Sunday, August 05, 2007

Thumb on the scales

Latest in a series of comments on the strange combination of big picture and little picture that goes into life on the copydesk. Here's the lede hed from a major Southeastern daily* this morning.

Big picture: One of the known ongoing failings of the U.S. press is its excessive focus on the executive side in general and the president in particular. Coverage of Congress is spotty at best, coverage of statehouses is more or less an endangered species, but the president's every action is recorded in detail. And, conversely, stuff that's important on its own -- particularly international news -- faces an additional hurdle in that it has to be commented on by the president (or the Mouth of Sauron) before it gets into circulation. In the case at right, a low-bore development that has almost no relevance to the ongoing story of the bridge collapse is elevated into Story of the Day prominence. Given that everything else above the fold is either FOOTBALL or NEWS2USE, that means real news moves even farther to the back of the bus.

Little picture: "Get this bridge rebuilt" is imperative, and that's a grammatical and factual distortion of what the president said. Here are two quotes in which the phrase appears:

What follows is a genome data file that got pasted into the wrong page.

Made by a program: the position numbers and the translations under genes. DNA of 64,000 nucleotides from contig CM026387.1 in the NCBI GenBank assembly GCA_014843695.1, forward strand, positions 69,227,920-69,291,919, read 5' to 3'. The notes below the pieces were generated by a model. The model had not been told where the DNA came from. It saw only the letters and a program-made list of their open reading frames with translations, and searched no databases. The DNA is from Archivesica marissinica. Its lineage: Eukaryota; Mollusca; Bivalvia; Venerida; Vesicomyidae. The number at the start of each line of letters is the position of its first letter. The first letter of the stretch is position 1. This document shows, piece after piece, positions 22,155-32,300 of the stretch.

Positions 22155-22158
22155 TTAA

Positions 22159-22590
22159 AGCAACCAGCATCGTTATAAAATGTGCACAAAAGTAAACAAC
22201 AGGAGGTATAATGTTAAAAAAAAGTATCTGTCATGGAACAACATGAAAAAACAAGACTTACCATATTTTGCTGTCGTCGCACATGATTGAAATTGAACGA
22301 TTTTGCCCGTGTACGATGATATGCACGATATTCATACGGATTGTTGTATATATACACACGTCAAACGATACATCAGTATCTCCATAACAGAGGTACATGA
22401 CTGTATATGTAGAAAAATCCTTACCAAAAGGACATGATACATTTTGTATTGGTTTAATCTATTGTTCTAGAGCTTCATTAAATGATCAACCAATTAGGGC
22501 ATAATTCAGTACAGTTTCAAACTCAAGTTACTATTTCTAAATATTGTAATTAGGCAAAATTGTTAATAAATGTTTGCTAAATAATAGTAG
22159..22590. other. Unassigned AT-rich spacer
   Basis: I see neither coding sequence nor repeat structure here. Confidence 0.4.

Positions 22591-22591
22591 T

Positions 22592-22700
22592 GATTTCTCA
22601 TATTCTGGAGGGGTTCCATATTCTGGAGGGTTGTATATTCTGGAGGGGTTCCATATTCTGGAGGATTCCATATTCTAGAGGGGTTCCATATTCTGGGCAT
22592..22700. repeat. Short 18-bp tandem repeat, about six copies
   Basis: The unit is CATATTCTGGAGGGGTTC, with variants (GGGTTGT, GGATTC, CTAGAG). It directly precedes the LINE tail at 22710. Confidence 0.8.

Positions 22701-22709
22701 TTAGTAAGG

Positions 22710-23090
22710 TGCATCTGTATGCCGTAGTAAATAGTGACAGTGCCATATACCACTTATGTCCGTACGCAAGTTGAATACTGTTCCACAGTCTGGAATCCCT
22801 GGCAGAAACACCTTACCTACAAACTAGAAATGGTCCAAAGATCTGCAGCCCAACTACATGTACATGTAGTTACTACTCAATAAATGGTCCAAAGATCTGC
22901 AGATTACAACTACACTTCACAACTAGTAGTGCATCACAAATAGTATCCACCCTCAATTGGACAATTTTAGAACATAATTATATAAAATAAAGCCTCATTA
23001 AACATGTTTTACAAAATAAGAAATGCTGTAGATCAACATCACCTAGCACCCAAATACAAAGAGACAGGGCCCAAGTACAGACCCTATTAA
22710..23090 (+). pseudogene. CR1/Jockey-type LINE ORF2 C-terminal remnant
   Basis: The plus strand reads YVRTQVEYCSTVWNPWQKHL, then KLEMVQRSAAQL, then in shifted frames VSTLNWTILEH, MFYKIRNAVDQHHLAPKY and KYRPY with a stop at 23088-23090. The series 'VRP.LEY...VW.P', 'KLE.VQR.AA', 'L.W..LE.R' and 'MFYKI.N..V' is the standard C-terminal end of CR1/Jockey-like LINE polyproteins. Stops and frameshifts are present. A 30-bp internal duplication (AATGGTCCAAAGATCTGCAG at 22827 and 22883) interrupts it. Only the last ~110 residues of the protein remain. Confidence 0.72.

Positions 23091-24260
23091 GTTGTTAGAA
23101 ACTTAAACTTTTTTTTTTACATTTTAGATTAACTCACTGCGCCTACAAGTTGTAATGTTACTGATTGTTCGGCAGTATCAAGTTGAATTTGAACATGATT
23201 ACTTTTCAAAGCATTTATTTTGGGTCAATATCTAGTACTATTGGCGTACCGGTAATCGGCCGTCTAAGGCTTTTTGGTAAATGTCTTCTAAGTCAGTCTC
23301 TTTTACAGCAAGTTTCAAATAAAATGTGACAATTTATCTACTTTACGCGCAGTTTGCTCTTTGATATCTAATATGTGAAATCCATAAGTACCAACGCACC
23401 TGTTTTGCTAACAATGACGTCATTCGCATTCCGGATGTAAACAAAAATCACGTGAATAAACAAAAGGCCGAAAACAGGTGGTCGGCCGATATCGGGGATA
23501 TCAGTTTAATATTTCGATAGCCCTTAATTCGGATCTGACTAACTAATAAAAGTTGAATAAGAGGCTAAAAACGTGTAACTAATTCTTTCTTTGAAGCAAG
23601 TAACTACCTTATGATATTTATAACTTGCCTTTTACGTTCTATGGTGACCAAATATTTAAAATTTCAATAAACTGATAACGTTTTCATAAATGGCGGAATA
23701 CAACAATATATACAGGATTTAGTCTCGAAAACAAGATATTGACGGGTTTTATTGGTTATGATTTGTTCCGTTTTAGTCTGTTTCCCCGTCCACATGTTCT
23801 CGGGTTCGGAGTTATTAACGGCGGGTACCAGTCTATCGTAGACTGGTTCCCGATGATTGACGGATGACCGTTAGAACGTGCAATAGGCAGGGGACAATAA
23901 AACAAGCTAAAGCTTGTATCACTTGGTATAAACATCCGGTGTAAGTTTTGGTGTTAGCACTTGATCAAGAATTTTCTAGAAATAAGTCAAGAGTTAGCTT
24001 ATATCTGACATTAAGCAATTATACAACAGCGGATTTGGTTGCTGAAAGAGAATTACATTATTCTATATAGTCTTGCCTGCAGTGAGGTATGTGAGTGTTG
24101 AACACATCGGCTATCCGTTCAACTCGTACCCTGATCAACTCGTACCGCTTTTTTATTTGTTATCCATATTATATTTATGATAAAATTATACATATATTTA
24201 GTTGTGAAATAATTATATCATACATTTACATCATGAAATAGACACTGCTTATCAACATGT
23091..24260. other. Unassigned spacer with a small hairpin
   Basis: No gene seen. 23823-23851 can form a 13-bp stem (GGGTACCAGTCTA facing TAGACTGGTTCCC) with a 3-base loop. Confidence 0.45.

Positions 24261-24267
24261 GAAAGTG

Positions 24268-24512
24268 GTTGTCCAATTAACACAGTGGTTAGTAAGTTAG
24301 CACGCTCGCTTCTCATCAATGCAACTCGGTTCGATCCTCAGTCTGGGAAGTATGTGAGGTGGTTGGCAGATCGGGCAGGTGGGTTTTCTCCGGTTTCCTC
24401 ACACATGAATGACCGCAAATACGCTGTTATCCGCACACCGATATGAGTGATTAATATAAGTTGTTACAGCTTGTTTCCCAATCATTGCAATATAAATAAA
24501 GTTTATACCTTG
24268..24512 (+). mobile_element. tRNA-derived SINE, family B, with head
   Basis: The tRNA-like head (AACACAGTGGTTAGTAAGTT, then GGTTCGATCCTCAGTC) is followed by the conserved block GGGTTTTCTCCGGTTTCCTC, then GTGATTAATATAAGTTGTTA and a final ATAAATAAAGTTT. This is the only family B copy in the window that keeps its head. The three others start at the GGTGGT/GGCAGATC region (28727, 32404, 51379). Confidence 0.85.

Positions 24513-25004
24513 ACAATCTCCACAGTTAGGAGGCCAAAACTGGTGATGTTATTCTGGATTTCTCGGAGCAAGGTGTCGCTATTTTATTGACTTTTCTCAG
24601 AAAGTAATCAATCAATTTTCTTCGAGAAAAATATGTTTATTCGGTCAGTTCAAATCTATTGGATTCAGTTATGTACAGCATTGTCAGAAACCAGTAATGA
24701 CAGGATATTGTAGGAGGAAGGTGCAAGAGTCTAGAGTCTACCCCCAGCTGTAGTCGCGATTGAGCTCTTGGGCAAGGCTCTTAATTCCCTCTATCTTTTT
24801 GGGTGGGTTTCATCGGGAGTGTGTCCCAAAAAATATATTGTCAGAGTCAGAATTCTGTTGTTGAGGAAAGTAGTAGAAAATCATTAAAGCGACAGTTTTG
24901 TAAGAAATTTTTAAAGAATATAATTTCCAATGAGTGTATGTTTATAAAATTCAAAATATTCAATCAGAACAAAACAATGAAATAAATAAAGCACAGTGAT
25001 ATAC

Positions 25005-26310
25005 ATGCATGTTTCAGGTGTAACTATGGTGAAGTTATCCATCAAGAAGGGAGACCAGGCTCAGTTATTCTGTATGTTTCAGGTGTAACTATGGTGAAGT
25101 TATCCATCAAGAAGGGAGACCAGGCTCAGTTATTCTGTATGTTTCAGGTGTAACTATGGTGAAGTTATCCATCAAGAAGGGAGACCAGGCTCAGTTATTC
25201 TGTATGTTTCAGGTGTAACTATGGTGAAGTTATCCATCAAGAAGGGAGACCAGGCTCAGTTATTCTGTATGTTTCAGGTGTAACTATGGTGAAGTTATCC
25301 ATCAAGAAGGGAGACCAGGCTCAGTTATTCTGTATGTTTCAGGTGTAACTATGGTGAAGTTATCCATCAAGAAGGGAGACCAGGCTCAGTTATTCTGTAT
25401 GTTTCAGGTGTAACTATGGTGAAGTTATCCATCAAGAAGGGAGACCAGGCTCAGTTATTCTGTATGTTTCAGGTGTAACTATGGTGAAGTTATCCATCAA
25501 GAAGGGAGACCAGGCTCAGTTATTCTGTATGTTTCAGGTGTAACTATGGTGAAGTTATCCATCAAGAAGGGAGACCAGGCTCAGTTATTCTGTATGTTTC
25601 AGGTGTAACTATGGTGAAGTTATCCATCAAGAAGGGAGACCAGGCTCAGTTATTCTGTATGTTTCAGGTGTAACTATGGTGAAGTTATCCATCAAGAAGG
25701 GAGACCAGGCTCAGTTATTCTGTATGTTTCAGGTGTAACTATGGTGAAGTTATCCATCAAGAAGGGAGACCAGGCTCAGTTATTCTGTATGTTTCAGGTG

Our message to the Twin Cities is, we want to get this bridge rebuilt as quick as possible, that we understand this is a main artery of life here -- that people count on this bridge and this highway system to get to work.

One of our jobs is to work with the governor and the mayor and the senators and the members of the Congress to cut through that paperwork, and to see if we can't get this bridge rebuilt in a way that not only expedites the flow of traffic, but in a way that can stand the test of time.

The hed sounds like a stern leader giving an order that Must Be Obeyed. At a guess, it's an artifact of news routines (did somebody give Mark a Herbert Gans anthology for his birthday or something?) rather than deliberate news slant. It is, after all, literally "true" in that Bush said those words in that order. It fits. It's timely and perky (not necessarily "active," though that misnomer does accurately represent the news value of sounding loud and busy). But if your hypothetical media critic from Mars were to suggest that journalism structure and news routines tend to result in pro-administration bias even in the allegedly "liberal" "media," he/she/it wouldn't get much argument here.

* OK, here's the deal. I'll stop saying "major Southeastern daily" if all the academic journals will stop saying "large Midwestern university."


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